Friday, March 4, 2011

Assange's lawyers appealing his extradition to Sweden

Lawyers for the founder of the website Wikileaks, Julian Assange, have appealed to the High Court in London the decision of a court to authorize his extradition to Sweden, which he claims for alleged sexual offenses. On Thursday, a lower court in London approved the release of the director of portal to the Swedish authorities to argue that Assange have a fair trial in the Scandinavian country.

The Swedish prosecutor accuses the director of Wikileaks three counts of sexual assault and one of rape following a complaint by two women who claimed that the incident occurred in August 2010. Judicial sources have confirmed that the defense has presented papers Assange to appeal to the High Court against the ruling, although no date has been set to hold a hearing.

Assange, whose Web site showed thousands of Americans confidential information, was arrested in London last December after they received the order for extradition of the Swedish Prosecution. At the last hearing on February 24, Judge Howard Riddle dismissed the defense arguments wielded by stating that there was no reason to believe that Assange, 39, would not be tried fairly in Sweden or to fear a be delivered to the U.S.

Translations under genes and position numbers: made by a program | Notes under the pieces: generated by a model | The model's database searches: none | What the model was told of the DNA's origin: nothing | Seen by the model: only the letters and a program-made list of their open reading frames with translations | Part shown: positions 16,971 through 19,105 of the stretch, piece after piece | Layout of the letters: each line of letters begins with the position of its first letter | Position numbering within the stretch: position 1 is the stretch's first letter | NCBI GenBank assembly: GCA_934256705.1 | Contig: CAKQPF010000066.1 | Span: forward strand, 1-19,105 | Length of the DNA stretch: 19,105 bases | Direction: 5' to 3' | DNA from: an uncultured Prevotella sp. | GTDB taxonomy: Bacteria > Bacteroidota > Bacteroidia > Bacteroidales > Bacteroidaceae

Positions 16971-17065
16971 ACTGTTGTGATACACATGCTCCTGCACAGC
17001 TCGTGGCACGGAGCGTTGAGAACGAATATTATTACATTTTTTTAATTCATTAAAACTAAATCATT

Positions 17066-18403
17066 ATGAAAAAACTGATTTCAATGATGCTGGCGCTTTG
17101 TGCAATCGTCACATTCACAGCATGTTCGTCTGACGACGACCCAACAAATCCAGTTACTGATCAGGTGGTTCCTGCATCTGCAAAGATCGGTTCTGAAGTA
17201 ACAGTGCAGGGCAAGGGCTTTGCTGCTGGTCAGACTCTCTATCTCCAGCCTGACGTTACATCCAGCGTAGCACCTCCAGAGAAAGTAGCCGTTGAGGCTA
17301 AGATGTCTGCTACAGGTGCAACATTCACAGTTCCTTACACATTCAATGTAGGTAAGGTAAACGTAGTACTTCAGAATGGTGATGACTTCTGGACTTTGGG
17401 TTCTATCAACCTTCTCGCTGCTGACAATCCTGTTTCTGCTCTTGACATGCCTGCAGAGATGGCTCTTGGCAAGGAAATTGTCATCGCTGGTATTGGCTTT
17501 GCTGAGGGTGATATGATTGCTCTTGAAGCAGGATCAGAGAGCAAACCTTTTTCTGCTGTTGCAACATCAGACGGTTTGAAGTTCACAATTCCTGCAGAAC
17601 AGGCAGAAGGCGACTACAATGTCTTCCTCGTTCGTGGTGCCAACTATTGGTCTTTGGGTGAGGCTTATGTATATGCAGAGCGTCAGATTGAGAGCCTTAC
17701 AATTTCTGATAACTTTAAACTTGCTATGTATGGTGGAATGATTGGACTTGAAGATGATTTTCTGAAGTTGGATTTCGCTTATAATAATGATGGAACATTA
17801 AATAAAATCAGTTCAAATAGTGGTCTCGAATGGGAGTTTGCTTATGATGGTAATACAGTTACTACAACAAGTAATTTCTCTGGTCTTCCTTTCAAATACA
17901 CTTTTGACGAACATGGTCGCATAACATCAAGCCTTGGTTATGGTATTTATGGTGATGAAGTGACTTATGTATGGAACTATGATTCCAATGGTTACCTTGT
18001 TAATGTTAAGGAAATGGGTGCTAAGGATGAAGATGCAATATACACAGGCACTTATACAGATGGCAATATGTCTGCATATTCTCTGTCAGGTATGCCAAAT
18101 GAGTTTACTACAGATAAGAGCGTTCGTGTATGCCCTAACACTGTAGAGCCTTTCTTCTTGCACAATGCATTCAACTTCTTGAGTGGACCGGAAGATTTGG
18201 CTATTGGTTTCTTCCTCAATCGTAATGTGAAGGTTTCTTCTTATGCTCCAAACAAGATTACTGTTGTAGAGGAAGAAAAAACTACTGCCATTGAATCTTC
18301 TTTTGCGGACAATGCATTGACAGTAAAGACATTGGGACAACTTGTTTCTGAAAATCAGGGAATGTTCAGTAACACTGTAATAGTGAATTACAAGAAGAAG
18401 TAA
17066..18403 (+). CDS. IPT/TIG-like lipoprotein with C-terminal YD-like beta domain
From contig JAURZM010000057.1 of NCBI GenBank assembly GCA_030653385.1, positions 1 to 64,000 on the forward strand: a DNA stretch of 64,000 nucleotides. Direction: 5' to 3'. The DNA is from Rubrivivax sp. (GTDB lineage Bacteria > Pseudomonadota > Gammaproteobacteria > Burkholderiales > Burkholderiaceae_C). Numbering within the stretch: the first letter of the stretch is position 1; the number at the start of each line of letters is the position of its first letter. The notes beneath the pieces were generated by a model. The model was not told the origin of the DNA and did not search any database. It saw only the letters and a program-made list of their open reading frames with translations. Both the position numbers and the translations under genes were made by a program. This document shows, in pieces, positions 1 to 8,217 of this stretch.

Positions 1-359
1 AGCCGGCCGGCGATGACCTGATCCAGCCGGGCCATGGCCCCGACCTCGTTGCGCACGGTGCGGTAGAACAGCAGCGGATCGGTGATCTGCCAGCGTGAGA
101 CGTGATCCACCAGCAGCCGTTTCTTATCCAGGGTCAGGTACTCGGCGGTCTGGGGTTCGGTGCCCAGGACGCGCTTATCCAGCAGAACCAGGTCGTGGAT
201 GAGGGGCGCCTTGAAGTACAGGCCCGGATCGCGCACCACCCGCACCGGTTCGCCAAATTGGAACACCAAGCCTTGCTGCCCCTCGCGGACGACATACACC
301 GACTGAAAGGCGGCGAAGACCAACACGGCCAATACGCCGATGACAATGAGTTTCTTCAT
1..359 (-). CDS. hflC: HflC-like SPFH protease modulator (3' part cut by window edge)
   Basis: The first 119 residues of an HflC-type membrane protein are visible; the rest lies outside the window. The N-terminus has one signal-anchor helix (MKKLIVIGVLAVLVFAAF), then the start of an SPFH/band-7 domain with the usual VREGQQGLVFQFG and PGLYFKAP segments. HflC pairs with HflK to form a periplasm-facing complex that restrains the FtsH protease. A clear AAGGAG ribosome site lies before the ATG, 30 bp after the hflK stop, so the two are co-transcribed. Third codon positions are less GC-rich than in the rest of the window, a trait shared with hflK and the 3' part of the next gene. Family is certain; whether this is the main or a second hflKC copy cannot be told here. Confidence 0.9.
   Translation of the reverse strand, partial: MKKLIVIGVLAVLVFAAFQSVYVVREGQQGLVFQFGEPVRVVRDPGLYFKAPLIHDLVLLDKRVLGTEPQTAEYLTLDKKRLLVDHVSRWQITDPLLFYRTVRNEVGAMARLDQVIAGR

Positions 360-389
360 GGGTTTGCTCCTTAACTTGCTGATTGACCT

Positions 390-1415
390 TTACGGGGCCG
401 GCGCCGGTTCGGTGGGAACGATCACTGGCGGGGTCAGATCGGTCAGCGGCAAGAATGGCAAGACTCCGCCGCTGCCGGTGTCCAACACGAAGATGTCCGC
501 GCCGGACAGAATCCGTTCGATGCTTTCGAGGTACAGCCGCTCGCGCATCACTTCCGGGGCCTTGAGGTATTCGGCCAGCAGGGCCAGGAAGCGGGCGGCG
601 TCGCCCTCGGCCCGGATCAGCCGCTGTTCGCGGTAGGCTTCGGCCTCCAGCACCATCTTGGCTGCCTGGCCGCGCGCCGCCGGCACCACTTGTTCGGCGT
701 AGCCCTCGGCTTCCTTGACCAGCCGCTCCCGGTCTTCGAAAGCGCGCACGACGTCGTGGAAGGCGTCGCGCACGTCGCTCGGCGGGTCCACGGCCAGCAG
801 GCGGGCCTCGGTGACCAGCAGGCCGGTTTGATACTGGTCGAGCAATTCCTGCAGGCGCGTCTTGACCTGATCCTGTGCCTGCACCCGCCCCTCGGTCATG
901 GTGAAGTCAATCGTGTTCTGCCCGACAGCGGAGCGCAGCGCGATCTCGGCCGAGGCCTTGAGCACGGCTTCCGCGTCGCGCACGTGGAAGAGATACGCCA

to be prosecuted for treason. The judge said then that the Swedish judicial system is strong enough to consider that the director of WikiLeaks will face a fair trial. In announcing its decision, Riddle also noted that the statements of two women who filed complaints against Assangre showed that there was no consent in the sexual relationship and stated that in the UK would also be considered violation of these allegations.

One of the legal requirements in this country to give green light to a European arrest warrant and surrender is that British domestic legislation to match the offense for which extradition is requested of the defendant. The same judge also rejected the argument that Australia's human rights would be threatened if it were processed in the Swedish judicial system.

For its part, the very Assange harshly criticized the European extradition system and said he always knew that his lawyers would have to appeal to a appearance before the media shortly after learning of the decision of the judge of Belmarsh Magistrates Court (south of London .) The founder of Web site noted that "95% of European arrest warrants out on" and lashed out harshly against the functioning of the European extradition.

Assange used the occasion to signal to be subjected to a rigorous examination of justice system of member countries of the European Union and denied some statements that had actually been put into his mouth by which he presumably would have involved the CIA or the Pentagon the first U.S.

accusations that he was subjected.

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